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http://traffic.libsyn.com/sedaily/FiverrEngineering.mp3Podcast: Play in new window | Download As the gig economy grows, that growth necessitates innovations in the online infrastructure powering these new labor markets. In our previous episodes about Uber, we explored the systems that balance server load and gather geospacial data. In our coverage of Lyft, we studied Envoy, the service proxy that standardizes communications and load balancing among services. In shows about Airbnb, we talked about the
http://traffic.libsyn.com/sedaily/kubeless_edited.mp3Podcast: Play in new window | Download Modern architectures often consist of containers that run services. Those containers scale up and down depending on the demand for the services. These large software systems often use a technique known as event sourcing, where every change to the system is kept in an event log. When an event on the log is processed, several different data stores might be updated in response.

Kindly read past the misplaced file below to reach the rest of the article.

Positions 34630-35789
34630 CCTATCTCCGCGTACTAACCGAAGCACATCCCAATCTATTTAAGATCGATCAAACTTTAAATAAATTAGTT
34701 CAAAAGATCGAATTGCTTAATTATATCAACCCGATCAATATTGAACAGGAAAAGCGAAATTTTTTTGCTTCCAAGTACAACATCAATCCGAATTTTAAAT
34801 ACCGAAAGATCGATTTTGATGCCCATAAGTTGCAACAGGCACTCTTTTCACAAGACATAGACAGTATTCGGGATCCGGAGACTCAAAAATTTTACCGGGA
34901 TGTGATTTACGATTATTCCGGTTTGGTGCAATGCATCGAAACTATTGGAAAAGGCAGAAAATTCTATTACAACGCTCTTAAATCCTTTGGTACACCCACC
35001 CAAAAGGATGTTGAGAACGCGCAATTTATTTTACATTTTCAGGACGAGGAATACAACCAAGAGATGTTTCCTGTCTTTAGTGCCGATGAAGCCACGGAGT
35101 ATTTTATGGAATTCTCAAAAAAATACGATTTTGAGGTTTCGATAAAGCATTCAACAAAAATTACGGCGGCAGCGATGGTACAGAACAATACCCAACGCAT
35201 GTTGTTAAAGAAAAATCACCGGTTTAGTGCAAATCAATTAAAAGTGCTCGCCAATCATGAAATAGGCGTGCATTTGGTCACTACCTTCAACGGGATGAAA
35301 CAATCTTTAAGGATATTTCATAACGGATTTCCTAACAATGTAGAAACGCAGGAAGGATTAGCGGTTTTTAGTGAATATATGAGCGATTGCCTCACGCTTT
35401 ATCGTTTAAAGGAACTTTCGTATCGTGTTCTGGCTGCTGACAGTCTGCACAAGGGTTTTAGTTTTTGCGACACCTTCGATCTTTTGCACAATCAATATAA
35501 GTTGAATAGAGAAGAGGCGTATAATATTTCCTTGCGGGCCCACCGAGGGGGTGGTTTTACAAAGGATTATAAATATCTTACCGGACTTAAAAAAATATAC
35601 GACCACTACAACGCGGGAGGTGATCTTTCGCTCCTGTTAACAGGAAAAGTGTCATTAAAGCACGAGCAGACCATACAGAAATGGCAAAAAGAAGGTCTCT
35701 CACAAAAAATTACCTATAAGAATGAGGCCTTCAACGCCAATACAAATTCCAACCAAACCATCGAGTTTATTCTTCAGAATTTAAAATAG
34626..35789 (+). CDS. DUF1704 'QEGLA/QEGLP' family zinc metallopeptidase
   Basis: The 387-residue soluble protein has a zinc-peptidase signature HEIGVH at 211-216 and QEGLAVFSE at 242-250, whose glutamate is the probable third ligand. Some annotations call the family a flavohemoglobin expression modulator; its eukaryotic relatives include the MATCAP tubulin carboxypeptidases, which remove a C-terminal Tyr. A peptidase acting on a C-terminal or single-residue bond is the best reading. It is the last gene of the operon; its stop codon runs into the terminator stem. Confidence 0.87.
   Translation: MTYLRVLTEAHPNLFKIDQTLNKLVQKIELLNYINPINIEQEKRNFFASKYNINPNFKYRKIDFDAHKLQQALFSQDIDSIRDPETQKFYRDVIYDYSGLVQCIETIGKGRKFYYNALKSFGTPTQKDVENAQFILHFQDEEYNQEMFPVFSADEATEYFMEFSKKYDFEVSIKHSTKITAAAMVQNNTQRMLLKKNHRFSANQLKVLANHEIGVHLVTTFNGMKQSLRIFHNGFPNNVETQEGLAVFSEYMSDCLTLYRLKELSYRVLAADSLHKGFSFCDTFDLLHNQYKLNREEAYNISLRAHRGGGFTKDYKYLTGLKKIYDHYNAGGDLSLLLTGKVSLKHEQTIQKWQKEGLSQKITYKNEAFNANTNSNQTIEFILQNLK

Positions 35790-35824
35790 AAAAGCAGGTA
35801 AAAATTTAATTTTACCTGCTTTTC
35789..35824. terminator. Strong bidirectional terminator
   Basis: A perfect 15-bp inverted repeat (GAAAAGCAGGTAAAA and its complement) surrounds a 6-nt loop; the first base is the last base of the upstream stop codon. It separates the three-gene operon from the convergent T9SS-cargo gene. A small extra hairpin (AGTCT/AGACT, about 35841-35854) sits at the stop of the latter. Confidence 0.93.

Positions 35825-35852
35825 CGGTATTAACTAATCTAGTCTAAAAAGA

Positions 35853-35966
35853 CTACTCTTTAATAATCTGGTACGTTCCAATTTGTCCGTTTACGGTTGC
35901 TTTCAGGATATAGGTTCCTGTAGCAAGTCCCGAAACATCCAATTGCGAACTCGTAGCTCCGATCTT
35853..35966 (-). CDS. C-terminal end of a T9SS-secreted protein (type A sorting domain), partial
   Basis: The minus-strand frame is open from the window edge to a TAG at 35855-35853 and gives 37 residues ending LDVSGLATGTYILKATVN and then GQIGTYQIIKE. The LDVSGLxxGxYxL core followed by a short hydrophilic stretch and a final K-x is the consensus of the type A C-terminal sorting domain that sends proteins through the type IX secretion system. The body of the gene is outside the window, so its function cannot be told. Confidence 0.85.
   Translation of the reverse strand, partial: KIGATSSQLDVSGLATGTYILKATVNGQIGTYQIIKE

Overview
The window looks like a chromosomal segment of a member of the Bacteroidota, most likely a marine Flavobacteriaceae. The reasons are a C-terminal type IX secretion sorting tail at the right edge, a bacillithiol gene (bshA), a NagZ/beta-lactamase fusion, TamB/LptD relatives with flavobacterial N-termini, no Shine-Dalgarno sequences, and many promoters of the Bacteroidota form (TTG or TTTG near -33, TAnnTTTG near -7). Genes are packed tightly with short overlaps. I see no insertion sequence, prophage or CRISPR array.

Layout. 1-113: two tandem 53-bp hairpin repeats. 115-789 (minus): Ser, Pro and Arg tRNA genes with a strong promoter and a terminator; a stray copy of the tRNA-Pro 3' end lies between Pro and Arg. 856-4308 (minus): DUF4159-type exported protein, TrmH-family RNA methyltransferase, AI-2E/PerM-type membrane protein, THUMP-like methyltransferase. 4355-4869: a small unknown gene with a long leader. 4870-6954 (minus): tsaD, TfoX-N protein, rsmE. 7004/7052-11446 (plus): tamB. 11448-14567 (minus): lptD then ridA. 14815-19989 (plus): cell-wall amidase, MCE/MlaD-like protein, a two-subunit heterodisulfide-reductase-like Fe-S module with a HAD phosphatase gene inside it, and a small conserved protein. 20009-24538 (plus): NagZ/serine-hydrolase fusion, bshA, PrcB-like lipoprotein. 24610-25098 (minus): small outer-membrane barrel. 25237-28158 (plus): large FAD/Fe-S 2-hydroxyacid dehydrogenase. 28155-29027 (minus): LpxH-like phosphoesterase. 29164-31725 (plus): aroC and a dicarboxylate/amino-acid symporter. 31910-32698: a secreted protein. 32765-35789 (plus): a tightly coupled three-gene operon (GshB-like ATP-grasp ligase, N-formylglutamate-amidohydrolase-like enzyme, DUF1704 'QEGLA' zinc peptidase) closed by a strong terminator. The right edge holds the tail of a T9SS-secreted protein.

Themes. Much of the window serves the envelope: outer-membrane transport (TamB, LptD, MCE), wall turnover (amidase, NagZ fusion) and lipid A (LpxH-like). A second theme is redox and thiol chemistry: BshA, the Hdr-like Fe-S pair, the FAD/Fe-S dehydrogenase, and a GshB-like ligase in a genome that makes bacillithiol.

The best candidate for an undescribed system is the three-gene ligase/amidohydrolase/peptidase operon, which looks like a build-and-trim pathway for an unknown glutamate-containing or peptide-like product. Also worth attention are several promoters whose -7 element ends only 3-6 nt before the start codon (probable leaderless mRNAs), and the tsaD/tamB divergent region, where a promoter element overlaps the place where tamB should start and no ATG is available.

http://traffic.libsyn.com/sedaily/event_sourcing_edited.mp3Podcast: Play in new window | Download When a user of a social network updates her profile, that profile update needs to propagate to several databases that want to know about such an update–search indexes, user databases, caches, and other services. When Neha Narkhede was at LinkedIn, she helped develop Kafka, which was deployed at LinkedIn to help solve this very problem. Using Kafka as an event queue, LinkedIn adopted